Am rereading the book Value Investing From Graham to Buffett and beyond written by Columbia university fame Bruce Greenwald and other co-authors. This book was written in 2001 and there is a chapter about Michael Price where he talks about General Electric company which in 2000 was valued at a eye-popping $570 Billion. You can see 2 pages below from the book where Michael Price was so short on GE considering their high valuations. The lifetime high of GE stock price was $56.68 made in year 2000 at a market cap of $570 Bn. Today the market cap of GE is $78 Bn and stock price is $8.98 which is a 1/7th of the highest price in 2000. So in the last 18 years, the once largest and most respected American multinational conglomerate has destroyed shareholder wealth by 7 times.

Excerpt from the Value Investing book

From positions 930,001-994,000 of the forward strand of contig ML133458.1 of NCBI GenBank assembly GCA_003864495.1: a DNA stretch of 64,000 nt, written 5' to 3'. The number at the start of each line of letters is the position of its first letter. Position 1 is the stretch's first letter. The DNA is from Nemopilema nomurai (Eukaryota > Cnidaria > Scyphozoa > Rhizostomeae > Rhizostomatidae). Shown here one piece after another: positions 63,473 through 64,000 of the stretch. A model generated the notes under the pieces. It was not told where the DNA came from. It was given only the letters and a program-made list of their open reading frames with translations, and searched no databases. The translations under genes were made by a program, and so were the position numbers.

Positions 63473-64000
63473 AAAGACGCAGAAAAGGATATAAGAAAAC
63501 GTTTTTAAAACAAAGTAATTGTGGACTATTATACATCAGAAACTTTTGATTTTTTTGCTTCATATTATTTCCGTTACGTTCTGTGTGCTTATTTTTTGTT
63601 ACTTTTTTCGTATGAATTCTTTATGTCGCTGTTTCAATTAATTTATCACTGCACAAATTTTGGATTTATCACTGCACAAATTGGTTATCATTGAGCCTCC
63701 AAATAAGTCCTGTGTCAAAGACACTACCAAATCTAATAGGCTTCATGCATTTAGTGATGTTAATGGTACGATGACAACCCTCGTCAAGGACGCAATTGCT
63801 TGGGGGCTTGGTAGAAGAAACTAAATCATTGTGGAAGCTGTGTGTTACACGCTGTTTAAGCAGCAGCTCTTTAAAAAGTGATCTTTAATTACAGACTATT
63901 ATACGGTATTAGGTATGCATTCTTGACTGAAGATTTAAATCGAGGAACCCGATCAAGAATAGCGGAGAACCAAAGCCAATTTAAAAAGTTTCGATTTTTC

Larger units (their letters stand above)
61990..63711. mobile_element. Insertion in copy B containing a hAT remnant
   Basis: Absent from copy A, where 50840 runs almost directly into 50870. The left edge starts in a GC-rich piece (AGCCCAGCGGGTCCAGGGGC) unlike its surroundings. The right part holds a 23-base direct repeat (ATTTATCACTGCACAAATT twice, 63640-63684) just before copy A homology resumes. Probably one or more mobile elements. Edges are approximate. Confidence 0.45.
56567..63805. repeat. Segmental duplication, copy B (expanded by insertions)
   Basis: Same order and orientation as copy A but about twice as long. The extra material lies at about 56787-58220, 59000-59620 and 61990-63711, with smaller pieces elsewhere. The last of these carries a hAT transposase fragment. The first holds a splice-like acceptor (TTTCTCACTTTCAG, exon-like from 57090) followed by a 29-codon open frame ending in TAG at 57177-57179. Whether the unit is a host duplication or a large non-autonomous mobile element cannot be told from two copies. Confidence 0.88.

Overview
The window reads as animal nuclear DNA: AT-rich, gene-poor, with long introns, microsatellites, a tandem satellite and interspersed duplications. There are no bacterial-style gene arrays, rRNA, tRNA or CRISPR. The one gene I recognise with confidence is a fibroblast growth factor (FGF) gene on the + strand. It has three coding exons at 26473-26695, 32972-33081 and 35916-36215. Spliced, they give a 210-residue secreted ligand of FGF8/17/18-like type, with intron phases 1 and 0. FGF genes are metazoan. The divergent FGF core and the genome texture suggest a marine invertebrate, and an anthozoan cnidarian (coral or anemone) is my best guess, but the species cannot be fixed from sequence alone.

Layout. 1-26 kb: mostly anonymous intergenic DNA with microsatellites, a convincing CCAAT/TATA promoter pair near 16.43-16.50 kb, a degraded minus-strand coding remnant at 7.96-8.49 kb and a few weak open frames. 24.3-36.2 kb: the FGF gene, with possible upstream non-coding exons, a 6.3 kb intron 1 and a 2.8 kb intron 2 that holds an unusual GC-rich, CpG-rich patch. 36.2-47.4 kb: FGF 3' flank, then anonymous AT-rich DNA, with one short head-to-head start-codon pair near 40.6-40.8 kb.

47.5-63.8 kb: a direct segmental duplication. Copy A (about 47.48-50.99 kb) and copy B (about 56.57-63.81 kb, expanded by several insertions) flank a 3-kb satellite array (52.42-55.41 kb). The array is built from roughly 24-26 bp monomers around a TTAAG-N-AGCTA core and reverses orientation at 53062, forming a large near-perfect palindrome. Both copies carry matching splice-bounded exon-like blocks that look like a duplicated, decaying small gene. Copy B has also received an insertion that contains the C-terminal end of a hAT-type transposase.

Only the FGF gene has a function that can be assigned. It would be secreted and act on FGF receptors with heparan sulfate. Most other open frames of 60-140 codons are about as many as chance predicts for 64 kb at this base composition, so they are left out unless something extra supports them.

The book excerpt clearly indicates how bullish analysts gets carried away considering the “Too big to fail” mindset as well as recency bias when analyzing hot stocks of the time. High valuations of GE was conspicuous enough but still people get carried away with these hot stocks syndrome.
It had happened in 1970s with Nifty Fifty (reasons: too big to fail, assured earnings visibility) in US which had a similar fate of stock under-performances.
In July 2014, GE took the first major step in the process and offered 15 percent of Synchrony to the public through an IPO. This allowed GE to establish Synchrony as a separately traded stock and allowed Synchrony to raise capital to stand on its own. Although Synchrony is a great success as a business, GE degraded in value by multiple times.

Infact we might be still staring at some of the large US companies with high valuations in 2019 and investors can end up with similar fate. Lesson learnt a great company however respected need not be a great investment always. Margin of safety in valuation is the core when it comes to successful investing.